Wagonchrist – Toomorrow (Ninja Tune/Border) CD REVIEW

I’ve loved Luke Vibert’s music since I chanced across his first longplayer, the appealingly titled Throbbing Pouch, way back in 1995. Back then, the cutting and splicing of samples was still rather novel, but some were simply better at it than others.
Vibert (aka Wagonchrist) used increasingly sophisticated means over the years to make increasingly clever confections, but always kept his distinctive flavour. Thrown into the blender were French easy listening records, and the loopiest grooves he could find and mutate, together with a sense of fun/humour that differentiated him from other so-called “trip hop” exponents.
There was always something a cut above the rest about Vibert’s work, which despite its groove orientation, was also good couch-nodding fodder, because it was smart, surprising, and sonically inventive.
I’ve got nearly all his albums under different guises, and none has disappointed me as much as Toomorrow. All the usual Vibert stylistic tics are there, but it feels as if he’s taken a leap back in time and sophistication. This may be conscious, but his decision to load the album with obvious samples of funkateers like James Brown gives the project a layer of crust that… well… makes it seem like some half-assed second-rate Ninja Tune project from the ‘90s.
The title tune, for instance, uses Kraftwerk-style robot voices, MOR orchestral samples, orgasmic moaning, silly synths and hammering xylophones. And James Brown. At his best, Vibert would be able to stitch all these constituent elements together into an outrageous musical quilt, but this it fails to cohere.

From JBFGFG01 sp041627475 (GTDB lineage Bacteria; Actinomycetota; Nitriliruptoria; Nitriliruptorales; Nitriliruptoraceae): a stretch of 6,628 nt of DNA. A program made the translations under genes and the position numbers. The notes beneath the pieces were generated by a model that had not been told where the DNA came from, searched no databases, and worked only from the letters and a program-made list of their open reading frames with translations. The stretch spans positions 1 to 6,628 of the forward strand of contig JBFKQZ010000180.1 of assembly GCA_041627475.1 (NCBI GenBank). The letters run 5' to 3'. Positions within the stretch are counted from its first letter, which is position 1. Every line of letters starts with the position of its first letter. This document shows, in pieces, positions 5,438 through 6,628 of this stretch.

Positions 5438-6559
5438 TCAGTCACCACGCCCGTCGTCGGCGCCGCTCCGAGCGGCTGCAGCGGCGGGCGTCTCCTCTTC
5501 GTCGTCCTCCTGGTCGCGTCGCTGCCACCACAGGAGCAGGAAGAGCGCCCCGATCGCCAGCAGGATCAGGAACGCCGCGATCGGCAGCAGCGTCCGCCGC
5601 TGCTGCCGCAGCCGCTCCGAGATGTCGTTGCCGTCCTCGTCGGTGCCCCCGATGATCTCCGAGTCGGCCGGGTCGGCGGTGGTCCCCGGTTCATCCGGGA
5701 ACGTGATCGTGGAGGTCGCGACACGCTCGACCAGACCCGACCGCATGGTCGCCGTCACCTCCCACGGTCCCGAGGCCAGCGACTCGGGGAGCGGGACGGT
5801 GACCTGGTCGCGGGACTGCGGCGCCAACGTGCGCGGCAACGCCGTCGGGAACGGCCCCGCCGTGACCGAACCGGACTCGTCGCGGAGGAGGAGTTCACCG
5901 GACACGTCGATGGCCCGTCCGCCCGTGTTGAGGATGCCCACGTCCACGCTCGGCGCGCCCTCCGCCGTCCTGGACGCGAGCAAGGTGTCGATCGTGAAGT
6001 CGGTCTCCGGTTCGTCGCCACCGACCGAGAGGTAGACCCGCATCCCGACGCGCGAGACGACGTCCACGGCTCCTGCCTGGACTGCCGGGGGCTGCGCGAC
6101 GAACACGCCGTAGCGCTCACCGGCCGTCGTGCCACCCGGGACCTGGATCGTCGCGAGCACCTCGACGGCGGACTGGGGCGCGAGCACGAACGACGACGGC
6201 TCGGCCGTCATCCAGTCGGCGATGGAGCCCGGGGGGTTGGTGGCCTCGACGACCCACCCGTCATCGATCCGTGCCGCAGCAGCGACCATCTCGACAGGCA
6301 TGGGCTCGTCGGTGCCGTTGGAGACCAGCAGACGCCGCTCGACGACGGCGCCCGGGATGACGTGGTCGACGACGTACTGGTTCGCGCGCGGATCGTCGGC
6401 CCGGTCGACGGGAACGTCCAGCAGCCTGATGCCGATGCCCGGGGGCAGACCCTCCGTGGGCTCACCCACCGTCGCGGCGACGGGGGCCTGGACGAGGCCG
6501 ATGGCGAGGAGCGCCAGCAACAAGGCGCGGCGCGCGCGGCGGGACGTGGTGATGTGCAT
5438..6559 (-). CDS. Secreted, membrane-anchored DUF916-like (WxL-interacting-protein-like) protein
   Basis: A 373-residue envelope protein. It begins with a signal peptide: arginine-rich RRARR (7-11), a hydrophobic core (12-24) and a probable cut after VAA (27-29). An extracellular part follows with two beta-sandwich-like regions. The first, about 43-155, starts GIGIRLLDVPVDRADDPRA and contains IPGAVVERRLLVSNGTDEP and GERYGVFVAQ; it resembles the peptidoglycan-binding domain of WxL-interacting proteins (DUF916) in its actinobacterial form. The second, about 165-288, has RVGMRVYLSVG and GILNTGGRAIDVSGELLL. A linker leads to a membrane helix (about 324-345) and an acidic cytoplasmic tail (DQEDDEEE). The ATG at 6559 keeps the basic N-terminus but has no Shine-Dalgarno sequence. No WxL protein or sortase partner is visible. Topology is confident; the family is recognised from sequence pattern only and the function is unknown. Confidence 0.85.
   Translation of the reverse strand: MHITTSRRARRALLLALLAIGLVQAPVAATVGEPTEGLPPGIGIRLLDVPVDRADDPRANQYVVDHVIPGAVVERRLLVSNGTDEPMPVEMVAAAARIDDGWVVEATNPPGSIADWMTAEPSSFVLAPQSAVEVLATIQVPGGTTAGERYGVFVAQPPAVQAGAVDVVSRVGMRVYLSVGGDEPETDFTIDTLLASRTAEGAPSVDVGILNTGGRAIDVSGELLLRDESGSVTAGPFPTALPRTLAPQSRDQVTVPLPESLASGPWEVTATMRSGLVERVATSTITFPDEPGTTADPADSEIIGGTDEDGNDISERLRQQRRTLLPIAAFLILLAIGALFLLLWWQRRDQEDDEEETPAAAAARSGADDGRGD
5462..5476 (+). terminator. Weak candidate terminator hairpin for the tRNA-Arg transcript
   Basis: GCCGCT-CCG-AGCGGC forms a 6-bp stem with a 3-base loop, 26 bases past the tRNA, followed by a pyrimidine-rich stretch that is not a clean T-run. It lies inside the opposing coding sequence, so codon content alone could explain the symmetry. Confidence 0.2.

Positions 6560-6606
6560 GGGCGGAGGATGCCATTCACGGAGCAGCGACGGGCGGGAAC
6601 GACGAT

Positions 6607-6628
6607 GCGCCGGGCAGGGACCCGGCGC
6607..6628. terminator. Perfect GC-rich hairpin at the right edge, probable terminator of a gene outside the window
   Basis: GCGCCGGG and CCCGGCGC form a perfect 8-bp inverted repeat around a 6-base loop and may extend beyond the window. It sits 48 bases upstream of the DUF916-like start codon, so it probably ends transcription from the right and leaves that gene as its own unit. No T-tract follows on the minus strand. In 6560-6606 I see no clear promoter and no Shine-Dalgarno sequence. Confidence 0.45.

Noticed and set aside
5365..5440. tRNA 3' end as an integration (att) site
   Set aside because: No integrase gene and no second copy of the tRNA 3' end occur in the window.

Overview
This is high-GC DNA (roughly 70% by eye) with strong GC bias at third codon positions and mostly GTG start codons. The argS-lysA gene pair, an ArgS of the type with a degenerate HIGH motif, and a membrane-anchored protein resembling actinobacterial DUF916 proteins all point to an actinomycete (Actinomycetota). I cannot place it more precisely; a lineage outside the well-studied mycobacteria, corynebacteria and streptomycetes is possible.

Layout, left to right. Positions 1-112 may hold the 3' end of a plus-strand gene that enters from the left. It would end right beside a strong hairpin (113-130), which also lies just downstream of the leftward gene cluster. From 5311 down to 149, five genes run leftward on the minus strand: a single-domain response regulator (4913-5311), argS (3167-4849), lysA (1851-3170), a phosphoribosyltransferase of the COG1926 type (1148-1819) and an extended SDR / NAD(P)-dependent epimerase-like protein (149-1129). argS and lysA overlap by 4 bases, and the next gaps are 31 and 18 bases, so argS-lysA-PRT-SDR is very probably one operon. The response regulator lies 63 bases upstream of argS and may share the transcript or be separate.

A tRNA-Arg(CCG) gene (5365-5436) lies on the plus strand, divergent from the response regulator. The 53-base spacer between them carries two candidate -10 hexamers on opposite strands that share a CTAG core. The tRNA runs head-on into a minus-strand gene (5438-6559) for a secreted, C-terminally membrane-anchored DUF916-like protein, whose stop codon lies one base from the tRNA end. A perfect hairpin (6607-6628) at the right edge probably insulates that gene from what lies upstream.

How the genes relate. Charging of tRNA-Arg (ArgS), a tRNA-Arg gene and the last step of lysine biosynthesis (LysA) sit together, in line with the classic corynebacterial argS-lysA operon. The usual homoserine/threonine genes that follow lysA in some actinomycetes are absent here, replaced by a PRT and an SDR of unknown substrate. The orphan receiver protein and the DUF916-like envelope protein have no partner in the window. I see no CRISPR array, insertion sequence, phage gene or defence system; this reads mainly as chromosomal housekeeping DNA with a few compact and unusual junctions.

‘Manalyze This!’ uses a cacophony of voice samples, squelchy synths and a slice’n’dice methodology that simply sounds dated. Having said that, it’s a track that does have a few tricks up its sleeve, and by the end, he’s managed to weave some magic into his morphing funk moves.
‘Ain’t He Heavy, He’s My Brother’ (don’t you just love his funny wordplay?) is full of James Brown exhortations, and it’s as close as Vibert has come to music by numbers with its predictable pitch shifts and string stabs.
‘Respectrum’ leans on African jazz/funk samples, and is particularly boring.
Actually, I took detailed notes for every track on this album, but reliving the experience on the typed page is galling.
Instead, I’ll mention the one track that really stands out from the crowd. ‘Lazer Dick’ is at last a piece that has the usual attention to detail, and is more like the Vibert style we’ve come to expect in the past decade. That is: no obvious samples, plenty of sonic splendour. It’s simply several notches better than anything else here.
To these ears, Luke Vibert is sounding a little tired, and in need of inspiration. Perhaps a newcomer will think it’s wonderful, and compared to the bog-standard groove rider, this is still well above average. It’s just that he could do so much better. GARY STEEL
SOUND = 3.5/5
MUSIC = 3/5

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